New York

Mario Merz

The first thing that strikes me about this exhibition is that it is one of the best uses of the Guggenheim space that has ever been made by an artist. Over and over again the works reflect the museum’s spiral, which at its base implies a macrocosmic infinity and at its apex a microcosmic one, its movement linking the two. Merz frequently employs a similar spiral in, among other places, the microcosmic, two-dimensional igloos. The key difference is that in Frank Lloyd Wright’s structure, the romantic sublime still lives, existing in all its difficult, idiosyncratic glory; in Merz, it has become a matter-of-fact code. Indeed, the Fibonacci series, used repeatedly by Merz, is, in effect, a mathematical quantification of spiral movement, a theoretical way of articulating it that forecloses on the experience of it as an opening to the infinite. Merz’s igloo stabilizes what exists unstably in Wright’s building.

Materially, Merz’s works are a mix of prehistoric (natural) and historic (manufactured) materials, ranging from fruits, vegetables, hay, stone, and wood to neon tubes, glass, Plexiglas, and metal. These opposites are typically combined in one hybrid structure, as though only their reconciliation can solve the ecological problem that confronts us all, and that Merz’s art engages as its main interest. Indeed, some of the works look like neoindustrial altars on which part of the abundant harvest of organic life is being offered, in a gesture at once of thanksgiving and sacrifice—a gesture made after the apocalypse, in gratitude for the fact that it has not completely ruined nature and society. What makes Merz’s work seem post-apocalyptic (rather than pre-apocalyptic, like much current end-of-the-millenium art) is the way it is built from the relics of both nature and the modern industrial world in an urgent resurrection.

Carrying the ecological interpretation further, one could argue that Merz’s obsession with the igloo represents an effort to return to and rearticulate what D.W. Winnicott has called the “good enough environment”—the caring maternal world. Is it too bizarre to say that the igloo is the primitive good breast, reconceived in a mix of modern and natural materials and reimagined out of the great, infantile neediness and helplessness to which modernity has unexpectedly reduced us? In this reading, the igloo is all that is left of the Madonna in the modern world, and Merz may be seen as a traditional Italian artist in modern dress. His works share a utopian tendency, evident even in their material. The igloo is a hortus conclusus—an embodiment of the mythical paradise—which we may not be able to enter, an issue articulated in the title of Do We Walk Around Houses or Do Houses Walk Around Us?, 1985. We do not know if we are on the outside or the inside any longer, so confused have nature and society become: we do not know where paradise might be located.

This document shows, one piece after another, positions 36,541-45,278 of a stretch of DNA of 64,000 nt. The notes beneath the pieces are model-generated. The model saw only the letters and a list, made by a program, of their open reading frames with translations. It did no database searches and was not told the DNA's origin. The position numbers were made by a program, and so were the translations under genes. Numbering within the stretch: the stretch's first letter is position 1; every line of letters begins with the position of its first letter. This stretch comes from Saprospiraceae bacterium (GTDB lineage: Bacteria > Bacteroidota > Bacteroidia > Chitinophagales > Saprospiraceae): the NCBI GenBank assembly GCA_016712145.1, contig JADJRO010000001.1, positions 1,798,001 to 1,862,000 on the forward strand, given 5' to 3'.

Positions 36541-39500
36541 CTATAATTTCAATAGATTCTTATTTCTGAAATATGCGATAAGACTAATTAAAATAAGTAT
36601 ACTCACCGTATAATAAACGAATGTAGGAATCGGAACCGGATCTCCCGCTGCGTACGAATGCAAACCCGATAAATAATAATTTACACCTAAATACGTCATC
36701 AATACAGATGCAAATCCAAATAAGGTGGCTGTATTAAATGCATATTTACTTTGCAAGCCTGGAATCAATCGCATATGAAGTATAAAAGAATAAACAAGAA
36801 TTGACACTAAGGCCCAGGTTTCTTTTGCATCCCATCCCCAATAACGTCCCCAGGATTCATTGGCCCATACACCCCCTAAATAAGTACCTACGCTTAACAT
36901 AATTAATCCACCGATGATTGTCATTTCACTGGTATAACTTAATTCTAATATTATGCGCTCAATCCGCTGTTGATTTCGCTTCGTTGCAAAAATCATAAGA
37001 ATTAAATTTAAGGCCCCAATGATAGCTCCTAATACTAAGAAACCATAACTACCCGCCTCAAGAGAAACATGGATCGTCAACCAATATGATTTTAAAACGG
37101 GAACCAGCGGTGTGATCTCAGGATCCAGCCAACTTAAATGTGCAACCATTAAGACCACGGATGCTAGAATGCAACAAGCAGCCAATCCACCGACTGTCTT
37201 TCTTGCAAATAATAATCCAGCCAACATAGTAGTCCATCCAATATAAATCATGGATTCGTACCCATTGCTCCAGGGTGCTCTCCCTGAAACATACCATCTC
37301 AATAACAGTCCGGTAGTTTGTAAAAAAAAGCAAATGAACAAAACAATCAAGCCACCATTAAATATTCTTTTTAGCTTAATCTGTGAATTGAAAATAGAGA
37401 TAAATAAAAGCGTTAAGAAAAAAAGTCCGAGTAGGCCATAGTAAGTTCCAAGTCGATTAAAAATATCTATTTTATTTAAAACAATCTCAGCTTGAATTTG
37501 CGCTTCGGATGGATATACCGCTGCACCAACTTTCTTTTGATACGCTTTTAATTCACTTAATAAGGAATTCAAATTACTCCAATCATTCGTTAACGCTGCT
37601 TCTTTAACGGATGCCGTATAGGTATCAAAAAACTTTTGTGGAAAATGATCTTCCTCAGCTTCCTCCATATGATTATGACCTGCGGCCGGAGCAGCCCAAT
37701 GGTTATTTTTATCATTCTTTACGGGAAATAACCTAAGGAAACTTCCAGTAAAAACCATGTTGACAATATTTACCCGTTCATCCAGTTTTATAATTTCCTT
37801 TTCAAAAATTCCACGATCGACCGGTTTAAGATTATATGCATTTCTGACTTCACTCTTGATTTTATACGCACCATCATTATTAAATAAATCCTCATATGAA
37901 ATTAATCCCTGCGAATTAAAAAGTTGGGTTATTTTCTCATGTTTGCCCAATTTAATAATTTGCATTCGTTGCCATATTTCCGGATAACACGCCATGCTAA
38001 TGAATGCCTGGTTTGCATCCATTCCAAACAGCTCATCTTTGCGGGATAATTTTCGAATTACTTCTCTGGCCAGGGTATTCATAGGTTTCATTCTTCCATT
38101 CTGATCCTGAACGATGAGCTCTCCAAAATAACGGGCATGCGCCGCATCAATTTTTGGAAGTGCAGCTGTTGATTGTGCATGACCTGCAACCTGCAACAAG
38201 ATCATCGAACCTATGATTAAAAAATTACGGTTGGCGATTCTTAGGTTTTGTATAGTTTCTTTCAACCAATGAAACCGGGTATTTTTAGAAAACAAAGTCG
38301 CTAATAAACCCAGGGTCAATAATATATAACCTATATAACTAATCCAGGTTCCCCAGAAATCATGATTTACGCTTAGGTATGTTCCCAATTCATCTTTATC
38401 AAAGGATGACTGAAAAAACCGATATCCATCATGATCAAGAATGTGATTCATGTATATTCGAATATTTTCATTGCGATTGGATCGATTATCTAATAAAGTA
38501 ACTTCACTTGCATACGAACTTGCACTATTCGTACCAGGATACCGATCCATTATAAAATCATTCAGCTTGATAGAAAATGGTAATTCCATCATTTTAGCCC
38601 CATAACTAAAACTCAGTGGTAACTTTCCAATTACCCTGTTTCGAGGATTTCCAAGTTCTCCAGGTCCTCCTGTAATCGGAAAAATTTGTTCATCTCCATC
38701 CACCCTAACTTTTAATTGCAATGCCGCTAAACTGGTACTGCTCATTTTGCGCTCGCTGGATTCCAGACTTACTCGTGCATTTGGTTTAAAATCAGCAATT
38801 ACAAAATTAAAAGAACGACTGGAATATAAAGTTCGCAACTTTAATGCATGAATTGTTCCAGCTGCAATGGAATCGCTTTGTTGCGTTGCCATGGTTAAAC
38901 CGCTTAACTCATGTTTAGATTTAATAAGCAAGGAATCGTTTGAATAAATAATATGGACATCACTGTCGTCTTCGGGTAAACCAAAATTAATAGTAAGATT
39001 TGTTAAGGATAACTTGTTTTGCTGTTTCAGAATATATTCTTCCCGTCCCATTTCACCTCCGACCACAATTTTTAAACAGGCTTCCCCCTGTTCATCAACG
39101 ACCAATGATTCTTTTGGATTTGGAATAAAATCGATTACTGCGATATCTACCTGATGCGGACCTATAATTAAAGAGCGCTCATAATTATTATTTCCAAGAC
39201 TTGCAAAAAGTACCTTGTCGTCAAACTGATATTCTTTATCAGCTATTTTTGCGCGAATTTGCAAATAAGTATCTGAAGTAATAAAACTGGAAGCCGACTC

Merz’s art, with its profoundly moral character, seems parallel to Joseph Beuys’. In certain works, Merz uses wax in a way that recalls Beuys’ use of fat; elsewhere he employs piles of newspapers in a way that directly suggests Beuys. In general, Merz has a Beuyslike flair with and respect for the magical connotations of materials, both raw and found. His work does not have quite the same alchemical pretension as Beuys’, but it exhibits the same sense of the inherently enigmatic character of physical matter. Merz can also be compared to Robert Smithson, who posed another important solution to the problem of the relationship between nature and society. He had a similar obsession with the prehistoric, an interest in making each work a universal statement, and a determination to transcend modern fragmentation. Merz integrates fragments in a gestalt structure—he acts as though he is laboriously reconstructing, even reinventing, the gestalt, testing its durability, reality, universality, and unity in the very process of manipulating it—whereas Smithson tried to rise above fragmentation through a more self-evidently fixed, axiomatic, predetermined gestalt structure.

One can, I think, safely ignore many of the witty, kibbitzing social commentary works, such as Untitled, 1988, in which a telephone is placed on a pillow, the receiver left dangling, and the whole is elevated on a high iron pedestal. Similarly, a piece letting us know Christ has left the cross is cleverly pointed but oddly self-defeating, without resonance, after its quicky/quirky statement. Merz makes his mark through his poetic structures and extraordinary paintings, rather than through such prosaic, pop-shot editorializing. At its best, his work is a truly grand statement of civilization and its discontents and of nature and its delights—a world in which reality and pleasure principles seem ingeniously balanced.

Donald Kuspit